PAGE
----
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Thrombotic Thrombocytopenic Purpura: Etiopathogenesis, Diagnostics and Basic Principles of Treatment


Thrombotic thrombocytopenic purpura (TTP) is a clinical syndrome that manifests with thrombocytopenia, microangiopathic haemolytic anaemia and symptoms and signs of kidney and brain damage, but it rarely involves other organs. The main pathophysiological cause of TTP is diminished metalloproteinase ADAMTS13 activity; the main function of ADAMTS13 is to degrade large multimers of the von Willebrand factor. Diminished activity of ADAMTS13 is caused either by a genetic mutation in the gene that codes ADAMTS13 (congenital TTP) or by antibodies that block ADAMTS13 enzyme activity or accelerate the degradation of ADAMTS13 (acquired TTP). Clinically, TTP presents most frequently with signs and symptoms of brain and kidney damage with concomitant haemorrhagic syndrome. TTP is suspected when a patient presents with a low platelet count, microangiopathic haemolytic anaemia (negative Coombs tests, low haptoglobine concentration, increased serum concentration of indirect bilirubin and lactate dehydrogenase, increased number of schysocytes in peripheral blood) and the typical clinical presentation. A definitive diagnose can be made only by measuring the ADAMTS13 activity. The differential diagnosis in such cases includes both typical and atypical haemolytic uremic syndrome, disseminated intravascular coagulation, HELLP syndrome in pregnant women and other thrombotic microangiopathies. The first line therapy for TTP is plasma exchange. In patients with acquired TTP, in addition to plasma exchange, immunosuppressive medications are used (corticosteroids and rituximab). In patients with hereditary TTP, the administration of fresh frozen plasma is sometimes required.

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Research advances in reactivation of hepatitis virus after chemotherapy for non-Hodgkin’s lymphoma-combined hepatitis B virus infection


Infection rate of hepatitis B virus (HBV) in our country remains high. Many patients showed combined HBV infection; the most common blood system disease is non-Hodgkin’s lymphoma (NHL)-combined HBV infection. Drugs used in treating lymphoma may induce different degrees of HBV reactivation. Such condition may lead to hepatic failure or death. Currently, scholars pay increasing attention to reactivation of HBV by rituximab and/or chemotherapy for NHL-combined HBV patients. This study summarizes research advances in this topic, with a view of providing background information for further research.

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Maintenance Therapy with Rituximab in Adult Patients with Immune Thrombocytopenia


Immune thrombocytopenia (ITP) is an autoimmune disease of unknown etiology, characterized by isolated thrombocytopenia and the absence of any underlying cause for thrombocytopenia. Corticosteroids are the standard first line treatment for patients with symptomatic disease, inducing platelet count recovery in 70-80% of patients; but in many cases, steroid tapering or withdrawal is followed by a decrease of platelet count and the need for additional treatment. Splenectomy is still the standard salvage therapy in cases refractory to corticosteroid therapy. In the past decade monoclonal anti-CD20 antibodies (Rituximab) are being increasingly used in patients with refractory ITP and other autoimmune diseases. Recent studies show that Rituximab is useful in the treatment of patients with chronic and refractory ITP. We report two cases with chronic ITP treated with standard dose of Rituximab in four weekly doses and than continue to receive maintenance therapy with Rituximab for 2 years.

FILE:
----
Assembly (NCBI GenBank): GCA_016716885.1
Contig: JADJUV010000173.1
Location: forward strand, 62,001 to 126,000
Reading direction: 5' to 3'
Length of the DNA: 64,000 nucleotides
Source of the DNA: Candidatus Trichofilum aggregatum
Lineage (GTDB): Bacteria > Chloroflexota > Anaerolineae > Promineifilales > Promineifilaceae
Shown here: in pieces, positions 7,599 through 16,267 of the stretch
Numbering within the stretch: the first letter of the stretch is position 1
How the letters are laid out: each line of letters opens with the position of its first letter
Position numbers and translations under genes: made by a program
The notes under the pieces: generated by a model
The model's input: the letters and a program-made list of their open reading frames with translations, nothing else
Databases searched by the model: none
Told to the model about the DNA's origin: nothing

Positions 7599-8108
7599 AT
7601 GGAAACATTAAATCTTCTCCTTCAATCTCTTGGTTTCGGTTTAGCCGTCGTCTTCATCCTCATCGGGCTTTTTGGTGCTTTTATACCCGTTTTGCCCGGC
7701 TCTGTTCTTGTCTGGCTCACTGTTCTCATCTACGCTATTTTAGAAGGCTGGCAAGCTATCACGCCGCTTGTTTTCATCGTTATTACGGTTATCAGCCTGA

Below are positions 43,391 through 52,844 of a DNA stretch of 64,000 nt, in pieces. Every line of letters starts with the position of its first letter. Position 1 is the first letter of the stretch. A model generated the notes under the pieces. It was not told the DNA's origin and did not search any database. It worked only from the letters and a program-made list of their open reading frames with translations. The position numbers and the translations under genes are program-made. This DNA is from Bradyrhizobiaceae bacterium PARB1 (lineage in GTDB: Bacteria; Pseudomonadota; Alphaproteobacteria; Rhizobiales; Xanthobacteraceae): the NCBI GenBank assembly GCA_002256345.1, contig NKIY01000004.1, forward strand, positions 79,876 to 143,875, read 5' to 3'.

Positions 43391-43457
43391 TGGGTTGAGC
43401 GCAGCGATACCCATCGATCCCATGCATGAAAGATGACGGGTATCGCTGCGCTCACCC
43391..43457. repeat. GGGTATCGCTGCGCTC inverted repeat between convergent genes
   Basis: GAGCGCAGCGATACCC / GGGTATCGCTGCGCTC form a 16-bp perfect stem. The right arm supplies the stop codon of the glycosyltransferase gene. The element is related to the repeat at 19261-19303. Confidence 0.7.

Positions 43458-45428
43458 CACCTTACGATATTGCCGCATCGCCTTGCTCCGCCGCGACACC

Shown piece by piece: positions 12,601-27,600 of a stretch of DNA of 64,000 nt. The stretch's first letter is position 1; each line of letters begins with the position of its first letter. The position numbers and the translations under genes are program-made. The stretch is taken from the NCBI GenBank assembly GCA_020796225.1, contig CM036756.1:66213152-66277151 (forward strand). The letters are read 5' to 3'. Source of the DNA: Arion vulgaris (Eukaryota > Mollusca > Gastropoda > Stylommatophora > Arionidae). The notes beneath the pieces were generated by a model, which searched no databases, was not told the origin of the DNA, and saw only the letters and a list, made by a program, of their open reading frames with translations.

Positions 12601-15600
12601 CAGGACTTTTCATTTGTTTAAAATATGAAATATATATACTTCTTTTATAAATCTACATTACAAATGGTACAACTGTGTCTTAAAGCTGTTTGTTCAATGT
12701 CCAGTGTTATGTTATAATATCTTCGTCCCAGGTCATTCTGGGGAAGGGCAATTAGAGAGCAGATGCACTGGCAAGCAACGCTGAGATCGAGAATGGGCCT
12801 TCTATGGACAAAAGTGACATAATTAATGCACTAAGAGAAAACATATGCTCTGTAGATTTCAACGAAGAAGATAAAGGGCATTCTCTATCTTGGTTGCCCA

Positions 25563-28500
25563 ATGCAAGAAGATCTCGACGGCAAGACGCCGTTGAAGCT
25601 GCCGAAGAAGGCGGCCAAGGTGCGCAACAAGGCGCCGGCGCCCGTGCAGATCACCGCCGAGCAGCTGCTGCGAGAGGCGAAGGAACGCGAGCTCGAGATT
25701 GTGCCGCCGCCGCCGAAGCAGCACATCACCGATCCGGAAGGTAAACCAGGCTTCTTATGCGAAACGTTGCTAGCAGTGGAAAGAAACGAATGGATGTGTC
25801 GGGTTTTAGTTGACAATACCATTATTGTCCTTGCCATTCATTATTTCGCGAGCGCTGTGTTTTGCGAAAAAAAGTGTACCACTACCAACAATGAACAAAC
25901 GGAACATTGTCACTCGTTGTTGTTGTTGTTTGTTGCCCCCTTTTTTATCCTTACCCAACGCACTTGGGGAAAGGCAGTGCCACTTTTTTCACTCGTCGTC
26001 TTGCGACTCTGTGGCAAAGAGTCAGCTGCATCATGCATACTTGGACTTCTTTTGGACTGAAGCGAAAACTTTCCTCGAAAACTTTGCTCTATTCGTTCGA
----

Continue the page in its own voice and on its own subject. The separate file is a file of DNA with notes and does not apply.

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Stosowanie leków biopodobnych w hematoonkologii – stanowisko Polskiego Towarzystwa Hematologów i Transfuzjologów


Leki biopodobne odgrywają coraz większą rolę w terapii wielu chorób wraz z wygaśnięciem ochrony patentowej dla kolejnych leków biologicznych. Celem niniejszego opracowania jest przybliżenie terminologii i zasad wprowadzania na rynek leków biopodobnych, zagadnień dotyczących ich etykietowania, ekstrapolacji, wymienialności i automatycznej substytucji. Opracowanie to przedstawia stanowisko Polskiego Towarzystwa Hematologów i Transfuzjologów dotyczące leków biopodobnych, oparte na wytycznych EMA (European Medicine Agency) i stanowisku ESMO (European Society of Medical Oncology).

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Cerebral toxoplasmosis in a diffuse large B cell lymphoma patient


Toxoplasmosis is an opportunistic protozoal infection that has, until now, probably been an underestimated cause of encephalitis in patients with hematological malignancies, independent of stem cell or bone marrow transplant. T and B cell depleting regimens are probably an important risk factor for reactivation of a latent toxoplasma infection in these patients.

Case report

We describe a 62-year-old HIV-negative right-handed Caucasian female with systemic diffuse large B cell lymphoma who presented with sudden onset of high fever, headache, altered mental status, ataxia and findings of pancytopenia, a few days after receiving her final, 8th cycle of rituximab, cyclophosphamide, vincristine, doxorubicin, prednisolone (R-CHOP) chemotherapy regimen. A progression of lymphoma to the central nervous system was suspected. MRI of the head revealed multiple on T2 and fluid attenuated inversion recovery (FLAIR) hyperintense parenchymal lesions with mild surrounding edema, located in both cerebral and cerebellar hemispheres that demonstrated moderate gadolinium enhancement. The polymerase chain reaction on cerebrospinal fluid (CSF PCR) was positive for Toxoplasma gondii. The patient was diagnosed with toxoplasmic encephalitis and successfully treated with sulfadiazine, pyrimethamine and folic acid. Due to the need for maintenance therapy with rituximab for lymphoma remission, the patient now continues with secondary prophylaxis of toxoplasmosis.


With this case report, we wish to emphasize the need to consider cerebral toxoplasmosis in patients with hematological malignancies on immunosuppressive therapy when presenting with new neurologic deficits. In such patients, there are numerous differential diagnoses for cerebral toxoplasmosis, and the CNS lymphoma is the most difficult among all to distinguish it from. If left untreated, cerebral toxoplasmosis has a high mortality rate; therefore early recognition and treatment are of essential importance.

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Original article. Correlation of FcγRIIIa polymorphisms and responses to rituximab in Thai population